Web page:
In one study, hospital patients' immune systems grew stronger when the patients viewed comic videos. This indicates t...

Evan on July 28 at 07:24PM

Errors in Reasoning

Hi, I'm having a hard time with this problem and seeing why 'A' would be right. Thanks!

4 Replies

Christopher on July 29 at 08:24PM

@EvanW, this is an "error in reasoning" question, so you're looking for the answer that weakens the given argument logically. This often occurs by re-interpreting a piece of information or undermining a key premise.

With this question, the conclusion is that hospital patients who are more prone to laugh were helped more by laughing a little bit than those who are less prone to laugh were helped by laughing a lot. So let's look at how they got there.

First, hospital patients who were shown comic videos showed a tendency to recover more quickly, which is used to suggest that laughter helps with recovery.

Second, hospital patients who were prone to laugh showed a more significant benefit to laughing.

The author uses this to conclude that a little laughing from a happy person is more effective than a lot of laughing from a less happy person.

As you can see, there's a logical leap between the second premise and the conclusion, so we're looking for the answer that points that out. (A) does this by pointing out that if laughing helps with recovery, it is possible that the people who were prone to laugh recovered better because they laughed more when shown the comic videos. This provides an alternate interpretation of a premise, which undermines the conclusion.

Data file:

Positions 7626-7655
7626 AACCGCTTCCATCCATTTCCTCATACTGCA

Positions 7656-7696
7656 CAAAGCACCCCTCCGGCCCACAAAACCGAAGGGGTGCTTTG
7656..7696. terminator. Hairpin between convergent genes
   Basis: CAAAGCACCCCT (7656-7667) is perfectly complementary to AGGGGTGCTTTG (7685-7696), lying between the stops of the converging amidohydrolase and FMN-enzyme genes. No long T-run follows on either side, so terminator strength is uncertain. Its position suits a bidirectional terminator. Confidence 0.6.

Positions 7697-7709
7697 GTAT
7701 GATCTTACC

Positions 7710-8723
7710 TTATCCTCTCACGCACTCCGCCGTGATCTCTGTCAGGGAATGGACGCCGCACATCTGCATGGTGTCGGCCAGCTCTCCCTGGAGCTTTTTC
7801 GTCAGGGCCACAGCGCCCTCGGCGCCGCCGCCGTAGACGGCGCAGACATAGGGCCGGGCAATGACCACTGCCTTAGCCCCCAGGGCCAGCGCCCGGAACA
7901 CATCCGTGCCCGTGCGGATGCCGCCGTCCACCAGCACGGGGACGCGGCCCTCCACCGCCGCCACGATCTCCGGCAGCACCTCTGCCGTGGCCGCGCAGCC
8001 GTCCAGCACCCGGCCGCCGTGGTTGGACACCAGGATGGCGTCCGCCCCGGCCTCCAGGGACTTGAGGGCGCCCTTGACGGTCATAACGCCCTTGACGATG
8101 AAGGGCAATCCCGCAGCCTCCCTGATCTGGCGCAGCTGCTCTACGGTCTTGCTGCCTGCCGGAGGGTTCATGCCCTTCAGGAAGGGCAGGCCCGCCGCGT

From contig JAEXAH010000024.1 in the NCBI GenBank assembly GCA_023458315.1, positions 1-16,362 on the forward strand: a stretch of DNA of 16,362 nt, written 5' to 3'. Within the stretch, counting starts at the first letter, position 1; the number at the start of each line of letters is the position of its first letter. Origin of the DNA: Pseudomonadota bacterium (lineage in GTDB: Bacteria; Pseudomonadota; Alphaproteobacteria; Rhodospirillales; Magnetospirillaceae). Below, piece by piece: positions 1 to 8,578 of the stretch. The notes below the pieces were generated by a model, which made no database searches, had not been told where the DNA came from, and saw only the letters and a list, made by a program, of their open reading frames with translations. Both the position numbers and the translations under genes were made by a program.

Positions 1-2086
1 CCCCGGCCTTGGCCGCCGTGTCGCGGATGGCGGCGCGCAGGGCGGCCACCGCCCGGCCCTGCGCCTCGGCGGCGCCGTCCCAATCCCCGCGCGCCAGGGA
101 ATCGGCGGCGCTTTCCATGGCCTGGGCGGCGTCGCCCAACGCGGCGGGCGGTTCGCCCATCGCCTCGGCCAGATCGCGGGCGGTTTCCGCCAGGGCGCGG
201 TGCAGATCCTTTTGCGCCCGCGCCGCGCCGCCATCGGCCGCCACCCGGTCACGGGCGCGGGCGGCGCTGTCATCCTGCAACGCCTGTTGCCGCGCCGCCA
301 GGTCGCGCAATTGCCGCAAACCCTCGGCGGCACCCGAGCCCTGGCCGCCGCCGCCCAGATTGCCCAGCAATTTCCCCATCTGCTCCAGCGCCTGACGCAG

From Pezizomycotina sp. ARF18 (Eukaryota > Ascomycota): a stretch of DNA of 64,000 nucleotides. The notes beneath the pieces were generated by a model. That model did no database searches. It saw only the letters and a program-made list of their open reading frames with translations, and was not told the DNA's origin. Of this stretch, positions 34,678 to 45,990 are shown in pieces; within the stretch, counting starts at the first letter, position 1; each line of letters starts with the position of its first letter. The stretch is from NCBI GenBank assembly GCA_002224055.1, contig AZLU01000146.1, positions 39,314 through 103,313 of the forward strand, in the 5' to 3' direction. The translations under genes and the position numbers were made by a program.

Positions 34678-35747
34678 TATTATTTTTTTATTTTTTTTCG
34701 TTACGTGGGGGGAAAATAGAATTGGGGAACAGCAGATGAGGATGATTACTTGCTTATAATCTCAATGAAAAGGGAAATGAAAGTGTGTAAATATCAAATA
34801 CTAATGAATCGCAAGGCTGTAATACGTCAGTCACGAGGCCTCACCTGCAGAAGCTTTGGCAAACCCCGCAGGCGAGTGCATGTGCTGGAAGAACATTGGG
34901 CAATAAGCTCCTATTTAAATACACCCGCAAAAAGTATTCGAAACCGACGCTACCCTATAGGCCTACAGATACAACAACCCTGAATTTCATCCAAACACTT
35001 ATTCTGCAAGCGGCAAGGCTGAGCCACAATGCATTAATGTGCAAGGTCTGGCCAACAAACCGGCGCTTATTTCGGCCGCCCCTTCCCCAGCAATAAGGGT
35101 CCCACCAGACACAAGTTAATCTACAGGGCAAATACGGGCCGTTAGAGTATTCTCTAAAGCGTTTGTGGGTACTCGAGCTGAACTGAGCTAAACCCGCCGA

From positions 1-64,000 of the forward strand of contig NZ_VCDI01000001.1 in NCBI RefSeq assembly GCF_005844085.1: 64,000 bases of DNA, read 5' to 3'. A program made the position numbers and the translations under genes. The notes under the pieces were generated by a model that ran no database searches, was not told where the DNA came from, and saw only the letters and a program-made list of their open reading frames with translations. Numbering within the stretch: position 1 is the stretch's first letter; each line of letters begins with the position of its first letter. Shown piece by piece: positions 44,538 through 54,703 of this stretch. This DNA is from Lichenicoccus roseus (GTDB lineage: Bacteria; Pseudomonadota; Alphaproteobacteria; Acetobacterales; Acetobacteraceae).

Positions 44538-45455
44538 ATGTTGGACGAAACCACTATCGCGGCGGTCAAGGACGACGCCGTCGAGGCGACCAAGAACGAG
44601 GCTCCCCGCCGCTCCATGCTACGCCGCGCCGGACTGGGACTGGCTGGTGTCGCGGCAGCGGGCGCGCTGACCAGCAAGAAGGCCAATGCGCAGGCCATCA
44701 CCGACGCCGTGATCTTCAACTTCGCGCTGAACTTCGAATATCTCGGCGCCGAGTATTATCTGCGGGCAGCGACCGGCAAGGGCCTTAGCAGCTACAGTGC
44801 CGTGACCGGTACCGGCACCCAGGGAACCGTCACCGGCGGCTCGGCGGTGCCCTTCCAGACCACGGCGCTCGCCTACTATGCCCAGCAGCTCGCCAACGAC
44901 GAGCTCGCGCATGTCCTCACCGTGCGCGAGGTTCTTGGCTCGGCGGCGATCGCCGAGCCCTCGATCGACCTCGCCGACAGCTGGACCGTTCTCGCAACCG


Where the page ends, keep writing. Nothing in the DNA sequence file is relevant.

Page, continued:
Does that help?

Evan on July 29 at 11:15PM

Yes that clears things up, thank you!

John on January 2 at 04:37PM

Hello,
In the question it says that the patients who had a tendency to laugh more to begin with laughed less than the other patients. "helped more in their recovery from illness even when they laugh a little than other patients are helped when they laugh a greater amount" then the answer goes on to say that the patients who have the tendency to laugh more did in fact laugh more at the video. does this not contradict the part of the question i quoted above?

Ravi on January 3 at 08:28PM

@jack515,

Great question. The portion of the stimulus that you quoted is part of
the argument's conclusion. This is a flawed conclusion, as the only
premise we're given in the argument is that having a tendency to laugh
is correlated with gaining immune system strength.

The problem with the argument's conclusion is that it is taking a
correlation between the tendency to laugh and immune system strength
and falsely inferring that having a high tendency to laugh causes
larger gains in immune system strength. Additionally, another flaw of
the conclusion is that it assumes that the causal impact of having a
tendency to laugh is stronger than the causal impact of the other
variable (which is how much a given patient laughed). We simply do not
know whether that is true or not, as we don't have enough information.
In fact, given the context of the argument, which states that laughter
causes better recovery, we have reason to believe that the amount of
laughter, and not the tendency to laugh, was the primary component of
aiding recovery.

Answer choice A is correct because it weakens the argument's causal
conclusion by introducing an alternative cause that is entirely
possible. It's totally reasonable that patients whose tendency to
laugh was greater to begin with laughed more at the comic videos than
did the other patients. If A is true, then the correlative effect in
the premise of the tendency to laugh being correlated with gaining
immune system strength is explained away by the causal relationship
provided in the context of the argument (laughter causing better
recovery). If this is true, then this casts serious doubt on the
author's conclusion, and this is why the argument is vulnerable to
criticism—it's overlooking this fact.